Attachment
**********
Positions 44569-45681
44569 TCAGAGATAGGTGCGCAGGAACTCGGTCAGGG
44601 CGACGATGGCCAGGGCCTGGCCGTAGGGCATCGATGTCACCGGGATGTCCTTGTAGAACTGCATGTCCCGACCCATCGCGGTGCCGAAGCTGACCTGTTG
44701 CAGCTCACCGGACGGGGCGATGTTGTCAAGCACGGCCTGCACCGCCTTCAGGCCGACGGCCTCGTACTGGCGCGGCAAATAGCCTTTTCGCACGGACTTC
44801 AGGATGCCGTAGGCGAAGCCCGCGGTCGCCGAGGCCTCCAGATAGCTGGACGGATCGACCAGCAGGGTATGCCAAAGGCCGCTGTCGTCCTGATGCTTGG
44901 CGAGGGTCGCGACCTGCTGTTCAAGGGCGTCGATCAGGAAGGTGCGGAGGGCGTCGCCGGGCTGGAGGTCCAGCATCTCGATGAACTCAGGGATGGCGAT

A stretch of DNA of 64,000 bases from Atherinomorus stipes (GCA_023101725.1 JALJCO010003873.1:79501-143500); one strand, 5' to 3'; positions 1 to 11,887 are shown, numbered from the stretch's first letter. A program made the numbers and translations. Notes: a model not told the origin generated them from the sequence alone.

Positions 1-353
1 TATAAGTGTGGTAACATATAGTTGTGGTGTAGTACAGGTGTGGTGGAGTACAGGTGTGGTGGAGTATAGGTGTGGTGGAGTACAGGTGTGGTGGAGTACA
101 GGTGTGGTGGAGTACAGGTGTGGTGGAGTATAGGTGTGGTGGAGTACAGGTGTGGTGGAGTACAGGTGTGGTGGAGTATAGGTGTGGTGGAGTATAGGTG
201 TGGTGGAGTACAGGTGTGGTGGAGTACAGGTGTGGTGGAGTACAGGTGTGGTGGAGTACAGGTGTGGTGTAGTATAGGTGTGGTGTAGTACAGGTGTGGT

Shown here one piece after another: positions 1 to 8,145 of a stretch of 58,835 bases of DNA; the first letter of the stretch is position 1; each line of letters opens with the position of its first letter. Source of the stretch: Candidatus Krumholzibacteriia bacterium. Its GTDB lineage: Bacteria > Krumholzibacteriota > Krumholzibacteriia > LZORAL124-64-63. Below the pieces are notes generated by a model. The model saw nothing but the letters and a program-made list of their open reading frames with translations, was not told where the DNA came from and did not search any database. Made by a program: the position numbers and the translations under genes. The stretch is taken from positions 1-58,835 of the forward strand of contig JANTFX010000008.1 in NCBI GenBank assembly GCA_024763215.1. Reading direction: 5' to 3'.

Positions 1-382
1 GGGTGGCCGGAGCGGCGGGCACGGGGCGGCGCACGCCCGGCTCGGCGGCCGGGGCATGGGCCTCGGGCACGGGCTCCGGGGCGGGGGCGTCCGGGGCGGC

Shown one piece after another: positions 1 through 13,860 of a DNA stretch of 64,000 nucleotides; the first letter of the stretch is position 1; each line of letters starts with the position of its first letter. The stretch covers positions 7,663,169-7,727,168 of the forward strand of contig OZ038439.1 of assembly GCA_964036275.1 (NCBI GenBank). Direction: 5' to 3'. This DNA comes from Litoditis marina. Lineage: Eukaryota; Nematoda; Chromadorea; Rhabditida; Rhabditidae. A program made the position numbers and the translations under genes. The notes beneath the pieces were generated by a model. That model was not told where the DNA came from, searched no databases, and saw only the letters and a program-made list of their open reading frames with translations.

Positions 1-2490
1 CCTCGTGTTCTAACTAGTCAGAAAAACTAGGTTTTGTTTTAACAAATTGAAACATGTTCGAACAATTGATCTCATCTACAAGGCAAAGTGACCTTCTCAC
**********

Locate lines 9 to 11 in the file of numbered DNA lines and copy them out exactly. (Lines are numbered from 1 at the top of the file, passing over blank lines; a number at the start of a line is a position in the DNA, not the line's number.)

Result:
1 TATAAGTGTGGTAACATATAGTTGTGGTGTAGTACAGGTGTGGTGGAGTACAGGTGTGGTGGAGTATAGGTGTGGTGGAGTACAGGTGTGGTGGAGTACA
101 GGTGTGGTGGAGTACAGGTGTGGTGGAGTATAGGTGTGGTGGAGTACAGGTGTGGTGGAGTACAGGTGTGGTGGAGTATAGGTGTGGTGGAGTATAGGTG
201 TGGTGGAGTACAGGTGTGGTGGAGTACAGGTGTGGTGGAGTACAGGTGTGGTGGAGTACAGGTGTGGTGTAGTATAGGTGTGGTGTAGTACAGGTGTGGT